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Final Days

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NEWS
November 4, 2006 | By Larry Eichel INQUIRER SENIOR WRITER
John Edwards was the first - addressing a noontime rally in Center City. He will be far from the last. The political superstars began to descend on the region yesterday, each bringing a distinct appeal in hopes of rallying their party's faithful in the final days before the election. "It's a great pleasure for me to be in a place that's going to be in the middle of the wave on Election Day," proclaimed Edwards, the Democrats' 2004 vice presidential nominee. For the Republicans, former New York City Mayor Rudolph Giuliani appeared in Wilkes-Barre last night alongside Sen. Rick Santorum (R., Pa.)
NEWS
January 6, 2011 | By Kathleen Brady Shea and Larry King, Inquirer Staff Writers
As more becomes publicly known of the final days and hours of John P. Wheeler 3d, an image is emerging of a man coming unglued. Less than 48 hours before the respected former Pentagon aide turned up dead last week in a Delaware landfill, Wheeler limped into a Wilmington parking garage. Coatless and confused, one of his shoes in hand, he bizarrely inquired about the location of his car, then declined offers of help, witnesses said. A day later, police said Wednesday, surveillance video captured Wheeler in downtown Wilmington again - this time looking "confused" inside the Nemours Building at 10th and Orange Streets about 8:30 p.m. Dec. 30. That was less than 14 hours before Wheeler's body tumbled into a Wilmington landfill from a garbage truck.
NEWS
December 2, 2015
A story Monday about Mayor Nutter's final days in office misquoted him. Nutter said he would remain mayor "until 9:59 a.m. on the first Monday in January. "
NEWS
October 30, 2012
HARRISBURG - The approach of Hurricane Sandy prompted Vice President Biden to cancel a campaign visit that he had scheduled for Scranton, where he grew up. Biden's visit had been scheduled for Thursday, but the campaign said Monday that it was canceled to ensure that all local law enforcement and emergency management resources can focus on public safety during the storm. Biden has made the city a regular stop in campaign seasons and visited there in the final days of the 2008 campaign.
NEWS
February 10, 2012 | By Phil Anastasi, Inquirer Staff Writer
Spotlight on: Clearview senior George Skibinski George Skibinski has moved into new territory. So has his team. Skibinski, a senior 152-pounder for Clearview, was one of South Jersey's few remaining undefeated wrestlers, at 23-0, through Thursday. That was something new for a wrestler who was 22-10 as a junior. Meanwhile, Clearview was in the South Jersey finals on Friday night for the first time in the history of the program. The Pioneers traveled to face state power Southern Regional, the No. 1 seed in South Jersey Group 4. "We thought we would have a good team, but to make the South Jersey finals, that's big," Skibinski said.
NEWS
July 9, 2009
RE Christine Flowers' op-ed "Touched by an Angel" on the death of Farrah Fawcett: I couldn't agree more. The final days of June brought much tragedy. I feel not only a loss but a subtle betrayal that the death of Michael Jackson overshadowed everything else, especially Farrah's passing. I don't dismiss Jackson's musical ingenuity or his iconic stature, but I agree with Christine that Farrah "had a humanity that, for all his genius and epochal accomplishment, he didn't. " Despite that fact that, at 31, I was just a child at the height of Farrah's stardom, she had a quality that seemed to cross over generations in a much different way than Jackson did. As a young girl in the '70s, I remember my mother (like most women back then)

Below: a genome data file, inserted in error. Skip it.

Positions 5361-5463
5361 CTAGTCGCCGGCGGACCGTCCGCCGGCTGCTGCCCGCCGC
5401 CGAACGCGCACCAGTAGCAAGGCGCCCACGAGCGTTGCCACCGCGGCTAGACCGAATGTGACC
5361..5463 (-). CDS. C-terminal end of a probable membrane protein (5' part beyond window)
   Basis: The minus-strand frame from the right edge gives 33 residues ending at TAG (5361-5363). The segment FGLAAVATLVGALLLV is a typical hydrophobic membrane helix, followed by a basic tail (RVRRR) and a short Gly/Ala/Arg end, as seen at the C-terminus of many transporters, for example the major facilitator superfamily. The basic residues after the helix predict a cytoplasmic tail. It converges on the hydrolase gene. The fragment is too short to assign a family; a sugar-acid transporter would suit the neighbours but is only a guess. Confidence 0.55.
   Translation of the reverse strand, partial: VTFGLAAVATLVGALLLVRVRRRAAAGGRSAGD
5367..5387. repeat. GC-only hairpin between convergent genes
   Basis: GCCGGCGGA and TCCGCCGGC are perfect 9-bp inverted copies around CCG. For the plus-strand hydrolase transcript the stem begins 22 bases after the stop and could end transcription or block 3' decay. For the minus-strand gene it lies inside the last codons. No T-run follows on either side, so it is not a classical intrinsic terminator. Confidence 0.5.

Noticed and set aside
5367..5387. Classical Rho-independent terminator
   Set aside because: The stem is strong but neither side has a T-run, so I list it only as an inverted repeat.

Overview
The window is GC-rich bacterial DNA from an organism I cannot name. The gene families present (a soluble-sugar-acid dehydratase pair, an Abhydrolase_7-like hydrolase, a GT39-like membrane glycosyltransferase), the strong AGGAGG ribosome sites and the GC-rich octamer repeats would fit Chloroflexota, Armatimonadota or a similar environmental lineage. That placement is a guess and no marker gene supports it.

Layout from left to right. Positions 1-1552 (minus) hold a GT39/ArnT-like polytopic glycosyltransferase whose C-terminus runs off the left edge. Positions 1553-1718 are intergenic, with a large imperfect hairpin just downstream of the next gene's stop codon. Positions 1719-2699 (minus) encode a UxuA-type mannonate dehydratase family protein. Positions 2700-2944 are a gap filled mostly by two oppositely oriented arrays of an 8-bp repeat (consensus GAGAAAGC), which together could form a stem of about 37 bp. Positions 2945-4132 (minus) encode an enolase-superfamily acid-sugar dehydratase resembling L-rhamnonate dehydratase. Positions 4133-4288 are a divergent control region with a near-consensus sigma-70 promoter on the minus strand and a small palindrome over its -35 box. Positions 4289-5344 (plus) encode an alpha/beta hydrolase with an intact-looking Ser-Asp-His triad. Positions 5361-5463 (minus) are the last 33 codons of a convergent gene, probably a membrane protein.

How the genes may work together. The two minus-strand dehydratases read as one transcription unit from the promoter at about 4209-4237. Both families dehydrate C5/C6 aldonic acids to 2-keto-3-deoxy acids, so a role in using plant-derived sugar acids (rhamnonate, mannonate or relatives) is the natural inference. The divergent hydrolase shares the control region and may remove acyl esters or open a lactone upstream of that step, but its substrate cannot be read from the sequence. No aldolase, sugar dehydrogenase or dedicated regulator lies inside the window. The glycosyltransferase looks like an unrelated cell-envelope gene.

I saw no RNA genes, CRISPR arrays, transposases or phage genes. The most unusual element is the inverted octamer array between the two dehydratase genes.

NEWS
September 10, 2015 | BY ED BARKOWITZ, Daily News Staff Writer barkowe@phillynews.com
RALPH ROMANO had an impressive ability to mingle through the classes. He could sit with his fellow judges and hash out the complexities of a case in the afternoon. And at night, he could crack a beer with ordinary joes and discuss the frustrations of his golf game. "That [bleepin'] little white ball," he'd say. Even in his final days, he maintained the acerbic wit that served Romano so well in his days on the bench. He jokingly blamed a frequent adversary for the cancer that eventually took his life on Sunday.
NEWS
July 14, 2005
Hospice worker's deeds offer hope for us all Thank you for your story about prison hospice worker Larry Christian ("At prison hospice, walls fall," July 7). It was very moving to read such an uplifting story in the same paper with stories about murders, rapes and shootings. Eighteen years ago, when I was a young mother, I had the honor of caring for my mother-in-law, Rhoda. This special woman was more my mother than my own mom ever was. Her loss was a devastation to me and to my children.
NEWS
November 4, 2014
IT HAS BEEN 20 years since Oregon adopted the nation's first Death with Dignity law, allowing physicians to prescribe lethal medication to terminally ill patients. And it has been 17 years since the legal challenges were defeated and the law took effect. That's more than enough time to conclude that the law has not led to a rash of coerced suicides by family members tired of taking care of Granny. It did not lead to a rash of anything, in fact. Data from the Oregon Public Health Division show that between 1997 and 2013, 1,173 terminally ill patients received prescriptions for life-ending medication and only 752 of them decided to use the medication.
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ARTICLES BY DATE
NEWS
August 8, 2016 | By Barbara Boyer, Staff Writer